Senator Lee’s new tax reform plan focuses on young children

Earlier this week, Utah Senator Mike Lee unveiled the Family Fairness and Opportunity Tax Reform Act. Elaine Maag examines the plan which proposes tax cuts to families with children. 

John Nordell /The Christian Science Monitor/File
Incoming tax returns and tax forms in the mail room and Internal Revenue Service center in Andover. Senator Lee's tax reform plan proposes tax cuts for families with children and increases for households with high itemized deductions.

At an AEI panel discussion earlier this week, Senator Mike Lee (R-Utah) unveiled the Family Fairness and Opportunity Tax Reform Act. The centerpiece is an additional $2,500 tax credit for all children under age 17. The plan retains the $1,000 child tax credit under current law. Unlike the current credit, the new credit would not phase out at higher income levels.

Lee’s idea is straightforward—cut taxes for families with children and raise them for households with high itemized deductions.

He’d eliminate the standard deduction and personal exemption (except for dependents under 17) and replace them with a nonrefundable $2,000 per person credit. He’d also repeal the Alternative Minimum Tax and end the taxes associated with the 2010 Affordable Care Act (ACA).

He would also eliminate all but two itemized deductions, including those for state and local taxes. He’d keep the mortgage interest deduction (capped at $300,000 of debt) and the deduction for charitable giving—and make those available to all taxpayers.

The plan would have just two rates, 15 percent on the first $87,850 for single people (twice that for couples) and 35 percent—higher than the 25 percent top rate in other GOP plans.  (The plan would eliminate most marriage penalties for higher-income households and provide marriage bonuses for many. High-income households with one earner and many children would get a huge tax cut.)

While Lee says he’d like to aim for even lower rates, his current design seems to recognize  that you can’t slash tax rates for all without losing billions (or even trillions) of dollars in tax revenue.  However, the 35 percent rate is significantly lower than the 39.6 percent top rate—plus surtaxes associated with the ACA—that applies to top incomes under current law. We don’t know yet whether the plan is revenue neutral because important details haven’t been specified.

Lee would remove many households from the federal income tax rolls. But he sees no special reason why the key feature of his plan—the added $2,500 per-child tax credit—needs to be a tax credit. He’d be willing to use a direct spending program instead (something my colleague Austin Nichols might think was a better idea).

If the new child credit were instead a transfer payment, the plan wouldn’t increase the number of people who don’t pay federal income tax, but it would still provide substantial assistance to families with children, albeit with higher administrative costs. By acknowledging that such a child credit is effectively spending, Lee challenges critics to assess the merits of the plan.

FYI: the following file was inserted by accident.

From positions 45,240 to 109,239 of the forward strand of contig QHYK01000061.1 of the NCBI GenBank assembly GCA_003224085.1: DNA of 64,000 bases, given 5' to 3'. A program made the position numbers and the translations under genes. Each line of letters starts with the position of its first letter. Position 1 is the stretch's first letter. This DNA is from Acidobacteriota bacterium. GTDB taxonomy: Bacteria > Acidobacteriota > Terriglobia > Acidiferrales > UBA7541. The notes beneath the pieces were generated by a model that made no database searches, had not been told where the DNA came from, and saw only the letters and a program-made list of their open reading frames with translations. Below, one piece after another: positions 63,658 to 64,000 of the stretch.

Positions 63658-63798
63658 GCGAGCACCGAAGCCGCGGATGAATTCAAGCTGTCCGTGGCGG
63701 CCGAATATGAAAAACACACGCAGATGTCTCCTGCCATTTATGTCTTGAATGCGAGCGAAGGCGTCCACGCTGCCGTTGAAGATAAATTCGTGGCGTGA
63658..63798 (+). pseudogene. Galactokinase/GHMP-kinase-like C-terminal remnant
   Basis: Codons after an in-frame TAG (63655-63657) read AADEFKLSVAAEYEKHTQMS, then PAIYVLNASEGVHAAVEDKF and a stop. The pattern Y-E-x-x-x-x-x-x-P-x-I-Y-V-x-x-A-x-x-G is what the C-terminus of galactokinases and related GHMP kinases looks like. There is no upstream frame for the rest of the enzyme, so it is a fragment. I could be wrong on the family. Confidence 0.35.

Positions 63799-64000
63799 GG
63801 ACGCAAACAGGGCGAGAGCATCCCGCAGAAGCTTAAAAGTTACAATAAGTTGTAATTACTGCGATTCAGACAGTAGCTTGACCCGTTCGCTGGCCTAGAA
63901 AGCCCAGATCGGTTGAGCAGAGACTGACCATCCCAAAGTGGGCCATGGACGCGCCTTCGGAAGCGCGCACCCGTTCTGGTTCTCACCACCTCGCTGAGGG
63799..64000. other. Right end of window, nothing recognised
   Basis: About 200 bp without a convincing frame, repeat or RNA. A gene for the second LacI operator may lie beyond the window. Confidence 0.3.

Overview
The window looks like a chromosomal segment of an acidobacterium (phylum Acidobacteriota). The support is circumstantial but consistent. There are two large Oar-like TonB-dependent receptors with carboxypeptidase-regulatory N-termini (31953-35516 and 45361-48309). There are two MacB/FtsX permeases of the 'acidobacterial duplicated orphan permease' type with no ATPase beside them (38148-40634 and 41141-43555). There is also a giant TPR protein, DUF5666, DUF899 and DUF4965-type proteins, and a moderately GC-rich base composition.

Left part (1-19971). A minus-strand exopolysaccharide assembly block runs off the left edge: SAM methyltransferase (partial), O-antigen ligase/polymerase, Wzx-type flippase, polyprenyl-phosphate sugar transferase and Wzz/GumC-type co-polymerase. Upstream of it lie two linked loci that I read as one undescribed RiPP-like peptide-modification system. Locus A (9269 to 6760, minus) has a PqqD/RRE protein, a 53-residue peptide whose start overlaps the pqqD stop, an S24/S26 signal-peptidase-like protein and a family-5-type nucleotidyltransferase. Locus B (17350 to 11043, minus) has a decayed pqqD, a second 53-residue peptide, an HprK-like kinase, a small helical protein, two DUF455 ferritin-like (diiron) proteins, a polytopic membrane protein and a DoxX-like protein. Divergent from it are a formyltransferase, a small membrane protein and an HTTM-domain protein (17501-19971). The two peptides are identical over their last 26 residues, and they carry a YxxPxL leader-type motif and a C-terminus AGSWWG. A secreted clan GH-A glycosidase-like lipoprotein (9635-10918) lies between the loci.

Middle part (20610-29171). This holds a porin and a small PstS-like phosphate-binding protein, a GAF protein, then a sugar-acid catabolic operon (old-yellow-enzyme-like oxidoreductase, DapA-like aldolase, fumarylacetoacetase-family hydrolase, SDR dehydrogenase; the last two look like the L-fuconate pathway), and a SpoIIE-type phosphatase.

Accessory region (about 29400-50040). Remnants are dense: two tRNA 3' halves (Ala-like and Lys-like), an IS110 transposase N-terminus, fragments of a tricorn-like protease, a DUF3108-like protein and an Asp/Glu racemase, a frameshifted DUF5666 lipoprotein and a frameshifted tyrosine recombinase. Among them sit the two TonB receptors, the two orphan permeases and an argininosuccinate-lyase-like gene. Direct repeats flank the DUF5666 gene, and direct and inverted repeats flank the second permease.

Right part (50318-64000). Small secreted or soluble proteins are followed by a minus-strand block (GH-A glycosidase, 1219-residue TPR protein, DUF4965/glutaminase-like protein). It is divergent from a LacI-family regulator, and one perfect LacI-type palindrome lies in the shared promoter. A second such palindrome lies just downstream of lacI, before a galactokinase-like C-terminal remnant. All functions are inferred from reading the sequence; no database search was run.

We ought to be talking about whom the federal government should assist and how much aid they ought to get, without turning policy inside out by making every benefit program a tax preference when direct spending might make more sense. I agree with Senator Lee. Spending programs and tax policy can often accomplish the same thing. We should evaluate benefits for families with children and see what form of subsidy makes the most sense. Maybe in the process we could stop obsessing about who does—and does not—pay federal income tax.

You've read  of  free articles. Subscribe to continue.
Real news can be honest, hopeful, credible, constructive.
What is the Monitor difference? Tackling the tough headlines – with humanity. Listening to sources – with respect. Seeing the story that others are missing by reporting what so often gets overlooked: the values that connect us. That’s Monitor reporting – news that changes how you see the world.

Dear Reader,

About a year ago, I happened upon this statement about the Monitor in the Harvard Business Review – under the charming heading of “do things that don’t interest you”:

“Many things that end up” being meaningful, writes social scientist Joseph Grenny, “have come from conference workshops, articles, or online videos that began as a chore and ended with an insight. My work in Kenya, for example, was heavily influenced by a Christian Science Monitor article I had forced myself to read 10 years earlier. Sometimes, we call things ‘boring’ simply because they lie outside the box we are currently in.”

If you were to come up with a punchline to a joke about the Monitor, that would probably be it. We’re seen as being global, fair, insightful, and perhaps a bit too earnest. We’re the bran muffin of journalism.

But you know what? We change lives. And I’m going to argue that we change lives precisely because we force open that too-small box that most human beings think they live in.

The Monitor is a peculiar little publication that’s hard for the world to figure out. We’re run by a church, but we’re not only for church members and we’re not about converting people. We’re known as being fair even as the world becomes as polarized as at any time since the newspaper’s founding in 1908.

We have a mission beyond circulation, we want to bridge divides. We’re about kicking down the door of thought everywhere and saying, “You are bigger and more capable than you realize. And we can prove it.”

If you’re looking for bran muffin journalism, you can subscribe to the Monitor for $15. You’ll get the Monitor Weekly magazine, the Monitor Daily email, and unlimited access to

QR Code to Senator Lee’s new tax reform plan focuses on young children
Read this article in
QR Code to Subscription page
Start your subscription today